As same-sex “marriage” continues to be a hot topic, those who defend marriage face increasing criticism in the media that they are prejudiced or that they hate homosexuals.
A couple of recent books help address this issue and give some useful pointers on how to deal with this criticism. In “Getting the Marriage Conversation Right: A Guide for Effective Dialogue” (Emmaus Road), William B. May gives some advice.
May, president of Catholics for the Common Good, addresses the matter from a non-religious perspective. In his brief booklet he talks about the importance of the policy debate on marriage that has important consequences for families and society.
“Marriage is in crisis because it has become nothing more than an adult centric institution, no longer the foundation of the family, in the minds of an increasing number of people,” he commented.
Protecting the traditional definition of marriage is vital, he insisted, as it is the only institution that unites kids with their parents.
Nevertheless, he admitted, it is challenging to express what we know to be true about the family. The relativistic culture we live in leads people to make decisions based on their own point of view.
Marriage, May argued, is a human reality that is recognized by states, cultures and religions, but is not something that can be changed as it is based on truths about the human person and the family.
When, however, marriage is viewed only as a means for individual fulfillment and happiness, then the connection of marriage with procreation, children and a family is lost, and following that, the reason for marriage to be considered as only being a union of a man and a woman is no longer so apparent.
Is marriage then merely the public recognition of a “committed relationship” between two people or is it something more?
Redefining marriage to allow same-sex couples means that we consider men and women to be interchangeable and that we move away from the right of a child to have a father and a mother. Marriage thus becomes a “lifestyle alternative” instead of a commitment to establish a family.
May then moves on to pose a series of questions. Does a child have a fundamental human right to know and to be cared for by his or her mother and father? Is it best to have a public institution that unites children with their moms and dads? Does anyone have the right to create a child with the intention of depriving him or her of knowing and being cared for by his/her mother and father?
May advised against becoming involved in debates about homosexuality and also said it is not appropriate to use religious doctrine to argue about public policy on marriage or to use ideological labels. Instead he suggested that the emphasis be on the consequences of redefining marriage and what this will bring.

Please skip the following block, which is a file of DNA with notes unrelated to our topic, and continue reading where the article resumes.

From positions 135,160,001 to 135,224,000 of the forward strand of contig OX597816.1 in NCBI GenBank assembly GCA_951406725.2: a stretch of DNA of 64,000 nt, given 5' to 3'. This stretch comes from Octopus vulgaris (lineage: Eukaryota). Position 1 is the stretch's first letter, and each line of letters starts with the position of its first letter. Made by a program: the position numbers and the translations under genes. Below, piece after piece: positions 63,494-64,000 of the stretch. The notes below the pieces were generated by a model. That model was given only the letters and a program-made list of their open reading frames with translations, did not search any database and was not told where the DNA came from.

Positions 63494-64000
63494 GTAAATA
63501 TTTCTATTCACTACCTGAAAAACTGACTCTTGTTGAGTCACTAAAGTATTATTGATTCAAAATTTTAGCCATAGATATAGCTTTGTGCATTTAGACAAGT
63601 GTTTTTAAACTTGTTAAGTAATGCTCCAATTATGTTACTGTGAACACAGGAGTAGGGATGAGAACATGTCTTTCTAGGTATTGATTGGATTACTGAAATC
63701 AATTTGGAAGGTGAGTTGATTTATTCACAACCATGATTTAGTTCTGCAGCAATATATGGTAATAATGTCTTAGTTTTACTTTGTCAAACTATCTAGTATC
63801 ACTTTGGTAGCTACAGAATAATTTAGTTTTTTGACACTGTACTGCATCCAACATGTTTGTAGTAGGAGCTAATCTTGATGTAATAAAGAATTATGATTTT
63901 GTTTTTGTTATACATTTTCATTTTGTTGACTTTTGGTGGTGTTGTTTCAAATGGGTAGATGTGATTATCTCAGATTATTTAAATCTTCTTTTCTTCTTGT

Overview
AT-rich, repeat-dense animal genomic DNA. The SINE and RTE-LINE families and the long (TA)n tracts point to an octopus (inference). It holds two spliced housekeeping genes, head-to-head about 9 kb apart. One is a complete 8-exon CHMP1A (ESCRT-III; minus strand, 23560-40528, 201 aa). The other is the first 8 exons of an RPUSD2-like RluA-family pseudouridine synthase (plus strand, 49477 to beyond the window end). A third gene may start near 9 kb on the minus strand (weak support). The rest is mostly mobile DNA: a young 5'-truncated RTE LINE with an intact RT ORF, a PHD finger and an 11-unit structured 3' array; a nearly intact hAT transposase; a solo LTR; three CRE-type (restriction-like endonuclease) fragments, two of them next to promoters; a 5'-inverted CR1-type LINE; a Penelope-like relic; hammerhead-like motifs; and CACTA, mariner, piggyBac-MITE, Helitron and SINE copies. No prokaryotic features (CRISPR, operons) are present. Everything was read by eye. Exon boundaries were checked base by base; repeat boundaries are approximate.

The second recent book on this topic is “What is Marriage: Man and Woman: A Defense,” by S. Girgis, Ryan T. Anderson and Robert P. George (Encounter Books).
The book is an extended version of what was originally published in the Harvard Journal of Law and Public Policy.
The debate about marriage, the introduction starts, is not one about homosexuality, but about marriage itself. The last few decades have seen a vision of marriage as above all a loving emotional bond and a path to personal fulfillment.
With this understanding, there is no difference between heterosexual and homosexual unions as both involve an intense emotional union and so both can be a marriage.
By contrast the authors argued that the basic features of marriage do not depend on individual preferences or cultural trends, but rather that marriage is “a personal and social reality, sought and prized by individuals, couples, and whole societies.”
It is also a human good with an objective structure, they added.
Redefining marriage will injure the common good and not be in the best interests of children, the authors continued.
Such a redefinition will also give the wrong ideas to people about marriage and will undermine the societal pressures for the permanence of marriage and for men and women to marry before having children.
Instead, the authors argued for a definition of marriage as compatibility in the whole of the spouses’ lives, as well as cooperation in the upbringing of children. It’s not just shared domestic life, but a basic connection between the bond of marriage and procreation.
“In short, marriage is ordered to family life because the act by which spouses make love also makes new life; one and the same act both seals a marriage and brings forth children,” they explained.
The book goes on to develop further arguments, but what comes out of both books is the realization that this debate is not about homosexuality, but rather about a consideration of what marriage and the family are and their role in society.